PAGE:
2013 DAT Breakdown – 23/22/23 by stevieobee
Okay guys so I decided to make a breakdown to help others succeed and because this site has been so helpful to me so I thought I would do the best I can to return the favor.
This breakdown will be detailed only to a point where each point is necessary.
First off, I think my background education will be relevant to the amount of studying time available to me and how I managed to compensate for the lack of time.
So I just finished my first year of college and only took general bio/chem and organic chemistry in the summer that supplied relevant info regarding DAT science. I only had about 3 weeks to study as well.. so not a lot of time but it was do-able.
Materials/Amount of time studied:
Bio: Kaplan Blue Book, Destroyer, Cliff’s AP, some of Chad’s videos, and google (best free resource imo) roughly 30 hours (4 solid hours a day)
-Destroyer was extremely useful in knowing random facts that you wouldn’t normally see on practice tests or any other testing material. I only used Kaplan to pretty much “expose” myself to the subject but I think I spent too much time reading it thorougly and taking notes for each chapter… You mostly want to use Cliff’s AP Bio to grasp a strong core in the field. I watched some of Chad’s videos on subjects that I was not really strong in but I also googled some concepts as well. Personally, I think google is the best resource out there that’s free and handy if you come up with random questions on specific topics since the book can explain only to a limited extent.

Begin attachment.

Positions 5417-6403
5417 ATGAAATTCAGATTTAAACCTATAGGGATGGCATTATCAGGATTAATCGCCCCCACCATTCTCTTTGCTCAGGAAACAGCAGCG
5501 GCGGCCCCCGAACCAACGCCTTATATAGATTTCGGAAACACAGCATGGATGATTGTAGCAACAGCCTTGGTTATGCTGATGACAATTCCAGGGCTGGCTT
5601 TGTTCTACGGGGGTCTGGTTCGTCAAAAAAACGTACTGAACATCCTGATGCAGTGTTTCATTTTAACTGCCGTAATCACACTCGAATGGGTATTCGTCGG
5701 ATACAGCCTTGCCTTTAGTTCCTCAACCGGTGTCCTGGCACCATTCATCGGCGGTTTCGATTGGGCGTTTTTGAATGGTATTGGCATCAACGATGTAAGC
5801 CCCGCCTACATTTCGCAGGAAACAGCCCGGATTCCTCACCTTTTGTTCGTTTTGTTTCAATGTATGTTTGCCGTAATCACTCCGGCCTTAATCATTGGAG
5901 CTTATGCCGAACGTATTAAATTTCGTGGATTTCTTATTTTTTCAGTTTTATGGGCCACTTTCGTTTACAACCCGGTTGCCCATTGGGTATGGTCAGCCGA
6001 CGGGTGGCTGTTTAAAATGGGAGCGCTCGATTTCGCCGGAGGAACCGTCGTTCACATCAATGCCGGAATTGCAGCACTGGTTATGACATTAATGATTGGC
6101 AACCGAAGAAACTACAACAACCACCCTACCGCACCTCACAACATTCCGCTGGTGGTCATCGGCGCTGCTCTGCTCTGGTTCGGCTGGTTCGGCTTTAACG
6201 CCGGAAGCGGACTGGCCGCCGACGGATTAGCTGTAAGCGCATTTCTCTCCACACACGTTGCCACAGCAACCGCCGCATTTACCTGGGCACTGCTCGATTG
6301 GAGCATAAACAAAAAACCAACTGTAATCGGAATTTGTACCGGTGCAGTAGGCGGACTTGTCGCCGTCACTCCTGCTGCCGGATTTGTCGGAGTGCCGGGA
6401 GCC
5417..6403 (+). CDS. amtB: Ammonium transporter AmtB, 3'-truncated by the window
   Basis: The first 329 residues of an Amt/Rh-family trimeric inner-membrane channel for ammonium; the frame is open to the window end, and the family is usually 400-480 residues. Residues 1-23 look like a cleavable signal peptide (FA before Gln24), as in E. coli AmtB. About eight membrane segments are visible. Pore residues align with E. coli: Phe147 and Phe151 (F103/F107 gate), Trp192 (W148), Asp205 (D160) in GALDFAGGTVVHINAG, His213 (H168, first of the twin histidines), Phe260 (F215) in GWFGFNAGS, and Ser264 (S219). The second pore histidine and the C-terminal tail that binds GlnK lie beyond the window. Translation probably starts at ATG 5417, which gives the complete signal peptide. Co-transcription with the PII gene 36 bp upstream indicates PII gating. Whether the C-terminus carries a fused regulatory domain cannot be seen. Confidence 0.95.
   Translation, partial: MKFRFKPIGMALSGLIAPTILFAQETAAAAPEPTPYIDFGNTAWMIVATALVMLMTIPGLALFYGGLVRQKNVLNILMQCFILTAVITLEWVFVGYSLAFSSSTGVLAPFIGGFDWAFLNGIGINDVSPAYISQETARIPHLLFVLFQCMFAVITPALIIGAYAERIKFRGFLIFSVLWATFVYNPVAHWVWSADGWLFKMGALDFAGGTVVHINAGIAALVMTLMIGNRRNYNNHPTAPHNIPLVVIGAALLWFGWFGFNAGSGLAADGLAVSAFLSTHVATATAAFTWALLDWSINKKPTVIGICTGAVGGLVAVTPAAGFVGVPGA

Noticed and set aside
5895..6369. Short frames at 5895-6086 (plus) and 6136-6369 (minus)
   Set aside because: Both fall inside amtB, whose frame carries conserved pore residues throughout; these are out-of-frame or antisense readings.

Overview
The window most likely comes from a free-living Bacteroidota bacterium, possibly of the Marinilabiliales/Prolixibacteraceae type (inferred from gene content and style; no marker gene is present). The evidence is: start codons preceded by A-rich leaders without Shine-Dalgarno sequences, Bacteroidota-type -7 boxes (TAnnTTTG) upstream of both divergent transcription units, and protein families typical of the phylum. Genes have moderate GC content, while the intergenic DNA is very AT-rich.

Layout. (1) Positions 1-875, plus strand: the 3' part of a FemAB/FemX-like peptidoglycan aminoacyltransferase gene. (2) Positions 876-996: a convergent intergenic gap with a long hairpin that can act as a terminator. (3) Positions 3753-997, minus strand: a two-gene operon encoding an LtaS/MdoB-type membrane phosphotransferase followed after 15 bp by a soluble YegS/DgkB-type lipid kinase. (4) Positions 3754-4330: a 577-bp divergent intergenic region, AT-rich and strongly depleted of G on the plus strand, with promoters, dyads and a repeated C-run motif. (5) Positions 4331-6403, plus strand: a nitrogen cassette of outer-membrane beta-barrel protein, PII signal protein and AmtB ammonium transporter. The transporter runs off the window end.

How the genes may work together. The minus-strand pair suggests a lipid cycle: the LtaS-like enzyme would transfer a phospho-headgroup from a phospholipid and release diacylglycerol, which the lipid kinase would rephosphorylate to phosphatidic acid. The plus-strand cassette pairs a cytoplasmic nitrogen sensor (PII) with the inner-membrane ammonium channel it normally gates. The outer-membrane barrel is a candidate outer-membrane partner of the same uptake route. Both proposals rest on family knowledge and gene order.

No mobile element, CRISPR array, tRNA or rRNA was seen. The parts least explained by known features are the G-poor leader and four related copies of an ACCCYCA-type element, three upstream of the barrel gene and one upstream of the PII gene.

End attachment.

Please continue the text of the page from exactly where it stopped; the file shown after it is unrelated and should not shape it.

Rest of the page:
Chem: Destroyer, Chad’s Videos. about 10 hours (2 hours a day for the days I did study on chem)
-Now I was “destroyed” by Destroyer on this subject. I thought I had most of the basic concepts down but turns out I forgot a huge chunk of concepts on electrochemistry, acid-base rxns, etc. Destroyer pretty much pointed out what topics I lacked in and from that, I used Chad’s videos to find specific videos. (Remember, I did not have a lot of time to study so I knew there was no way to watch all of his videos.)
Ochem: Destroyer (esp road maps), Chad’s Videos, class notes 5-10 hours (I didn’t do much studying on this since I just finished ochem summer classes 3 weeks prior to my DAT test date)
-My university’s summer class pretty much prepared me for the majority of this portion. I think my professor taught well beyond on what I really needed to know to the extent that taking the ACS test for my final seemed piece of cake compared to his portion of the final. Nevertheless, Destroyer’s road maps helped a bunch and Chad’s videos reinforced how the mechanisms worked and why certain products were formed.
PAT: CDP. 11-12 hours (10 hours for the test and 1-2 hours reviewing mistakes)
– CDP was pretty much all I used to prepare for DAT. At first I was inexperienced in the whole TFE and pattern folding but after about test 4, I got the hang of it. I personally think there really is no definitive way to help others improve on this section other than to expose them to possible methods that other people found useful and let you decide what’s best for you.